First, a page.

The primary focus of a procurement process in the last several years has been to reduce cost through digitising the process, and most organisations have successfully implemented a well-defined procurement process on an electronic platform. In the early days, digital onboarding of each and every person was a challenge. However, thanks to a revolution of mobile technology and access to Internet, even the masses have become familiar with the digital world. This shift has helped in faster adoption of e-procurement platforms by all users so far.

Procurement practices in Indian PSUs have been driven by rules and guidelines laid down by various government agencies. Current procurement processes are complex and time consuming. But a paradigm shift is likely to take place soon with the introduction of government e-marketplaces. As a result, necessity of indent process, tendering for each and every purchase of goods and services may not be required at all. Now buyers can visit the e-marketplaces, choose and buy items very easily and in an efficient manner, which is quite similar to general people purchasing from e-commerce sites.

Changes in policies and processes are likely to take place in order to support this approach. Some of the existing procurement processes may not exist in future at all and GFR 2017 guideline is one such change which has already been modified to support that. The imminent rollout of GST will eliminate taxation complexities. Purchase of MRO items by many government organisations will take place through e-marketplaces eliminating locally controlled purchase processes.

Despite having many benefits, this approach has a drawback too. A centralised e-marketplace reduces the scope of negotiation between buyer and seller. Item specification and price published by seller is fixed. But, buyers often want to customise the specification slightly to suit their needs and also bring down the price based on modified specification, volume of order, etc. If the buyer does not get such flexibilities or benefits in the e-marketplace in terms of offer or product, then it would be difficult for them to participate.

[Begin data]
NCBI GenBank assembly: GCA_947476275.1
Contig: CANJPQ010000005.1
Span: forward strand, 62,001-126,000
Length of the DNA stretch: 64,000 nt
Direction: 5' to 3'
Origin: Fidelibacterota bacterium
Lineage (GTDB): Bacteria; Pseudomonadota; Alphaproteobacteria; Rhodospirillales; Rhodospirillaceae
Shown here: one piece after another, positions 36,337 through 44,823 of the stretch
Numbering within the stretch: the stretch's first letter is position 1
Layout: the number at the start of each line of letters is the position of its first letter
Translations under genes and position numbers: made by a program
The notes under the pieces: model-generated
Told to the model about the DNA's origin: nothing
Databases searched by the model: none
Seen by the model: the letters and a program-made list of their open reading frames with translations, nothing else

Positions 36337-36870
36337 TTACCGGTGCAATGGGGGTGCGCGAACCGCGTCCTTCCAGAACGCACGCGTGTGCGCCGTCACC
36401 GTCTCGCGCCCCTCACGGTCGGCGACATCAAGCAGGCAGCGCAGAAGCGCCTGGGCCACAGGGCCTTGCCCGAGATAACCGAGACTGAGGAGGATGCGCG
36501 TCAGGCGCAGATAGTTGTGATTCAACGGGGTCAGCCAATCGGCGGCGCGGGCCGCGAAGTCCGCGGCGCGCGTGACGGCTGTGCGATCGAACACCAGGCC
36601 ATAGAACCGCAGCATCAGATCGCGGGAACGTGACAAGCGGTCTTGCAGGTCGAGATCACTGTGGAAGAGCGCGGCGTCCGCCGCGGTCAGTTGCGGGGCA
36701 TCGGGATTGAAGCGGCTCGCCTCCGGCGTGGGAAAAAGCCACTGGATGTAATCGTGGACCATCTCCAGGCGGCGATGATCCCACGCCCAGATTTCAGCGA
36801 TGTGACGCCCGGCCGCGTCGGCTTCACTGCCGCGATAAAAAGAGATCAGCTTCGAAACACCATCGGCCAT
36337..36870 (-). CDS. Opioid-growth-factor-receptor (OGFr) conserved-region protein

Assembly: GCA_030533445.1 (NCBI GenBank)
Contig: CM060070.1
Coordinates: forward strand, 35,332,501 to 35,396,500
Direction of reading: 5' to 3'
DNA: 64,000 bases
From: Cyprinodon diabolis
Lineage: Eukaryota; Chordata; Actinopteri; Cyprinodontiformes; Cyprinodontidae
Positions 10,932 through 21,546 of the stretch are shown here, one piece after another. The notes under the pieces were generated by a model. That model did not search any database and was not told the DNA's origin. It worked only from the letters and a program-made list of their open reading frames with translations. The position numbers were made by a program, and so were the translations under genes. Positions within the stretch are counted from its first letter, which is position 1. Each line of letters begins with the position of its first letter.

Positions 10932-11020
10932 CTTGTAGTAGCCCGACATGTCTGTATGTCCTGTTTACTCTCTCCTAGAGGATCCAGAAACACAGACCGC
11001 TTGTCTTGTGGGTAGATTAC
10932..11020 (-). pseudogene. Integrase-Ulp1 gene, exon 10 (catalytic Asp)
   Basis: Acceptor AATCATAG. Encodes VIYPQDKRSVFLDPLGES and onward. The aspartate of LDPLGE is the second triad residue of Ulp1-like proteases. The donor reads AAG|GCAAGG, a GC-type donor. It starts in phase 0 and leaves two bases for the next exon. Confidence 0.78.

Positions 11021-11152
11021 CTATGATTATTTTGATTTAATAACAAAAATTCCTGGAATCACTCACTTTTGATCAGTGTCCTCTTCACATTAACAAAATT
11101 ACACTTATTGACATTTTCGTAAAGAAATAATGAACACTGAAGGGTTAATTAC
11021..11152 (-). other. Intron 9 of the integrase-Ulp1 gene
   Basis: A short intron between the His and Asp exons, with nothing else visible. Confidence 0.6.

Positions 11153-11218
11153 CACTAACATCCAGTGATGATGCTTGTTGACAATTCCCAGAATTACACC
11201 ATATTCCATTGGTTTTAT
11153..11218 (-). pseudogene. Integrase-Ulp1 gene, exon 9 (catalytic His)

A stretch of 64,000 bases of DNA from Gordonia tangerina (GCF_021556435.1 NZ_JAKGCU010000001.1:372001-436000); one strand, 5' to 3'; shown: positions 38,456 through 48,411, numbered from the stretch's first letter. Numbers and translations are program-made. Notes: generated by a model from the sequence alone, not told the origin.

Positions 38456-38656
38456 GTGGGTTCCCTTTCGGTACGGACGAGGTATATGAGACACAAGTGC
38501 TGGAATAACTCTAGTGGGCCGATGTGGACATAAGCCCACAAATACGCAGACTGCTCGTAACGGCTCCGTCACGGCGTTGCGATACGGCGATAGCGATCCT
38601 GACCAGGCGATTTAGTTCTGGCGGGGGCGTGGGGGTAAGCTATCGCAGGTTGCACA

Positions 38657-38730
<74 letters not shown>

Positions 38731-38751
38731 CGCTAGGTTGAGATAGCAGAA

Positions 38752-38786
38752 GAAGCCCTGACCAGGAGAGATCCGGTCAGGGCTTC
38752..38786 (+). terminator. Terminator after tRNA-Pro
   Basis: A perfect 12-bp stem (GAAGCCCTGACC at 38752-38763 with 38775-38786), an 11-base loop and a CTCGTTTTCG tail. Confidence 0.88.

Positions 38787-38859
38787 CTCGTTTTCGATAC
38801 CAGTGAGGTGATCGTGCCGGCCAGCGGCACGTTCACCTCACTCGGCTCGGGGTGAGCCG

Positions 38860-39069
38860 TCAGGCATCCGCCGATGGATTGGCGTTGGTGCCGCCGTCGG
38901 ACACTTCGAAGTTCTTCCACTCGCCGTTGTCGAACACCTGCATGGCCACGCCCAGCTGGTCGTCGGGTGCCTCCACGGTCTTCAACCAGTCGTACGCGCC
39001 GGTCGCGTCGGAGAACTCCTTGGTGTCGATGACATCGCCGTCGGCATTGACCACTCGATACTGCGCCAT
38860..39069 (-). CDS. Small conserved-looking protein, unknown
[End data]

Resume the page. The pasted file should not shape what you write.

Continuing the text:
Another challenge would be the supply chain management. For example, larger organisations often buy common items in large quantities and want the seller to supply different quantities to various plants directly. This reduces operational cost of the buyer even after managing purchases centrally. Supporting distributed delivery for single order would be a key success factor for e-marketplace.

There would be various such challenges before e-marketplace is adopted successfully. But undoubtedly this is a big trend.

In general, there is no doubt that procurement habits are evolving and evolving very fast in India as well as globally. As success of any procurement activity depends largely on timely execution of purchase decisions, an e-procurement solution cannot limit itself only to a PR to PO process which is human-centric too.

An e-procurement solution is expected to support the full life cycle of procurement, onboarding, execution, monitoring and delivery. Supply chain management, managing inventory, sustainable procurement practice and more importantly cognitive procurement is the future.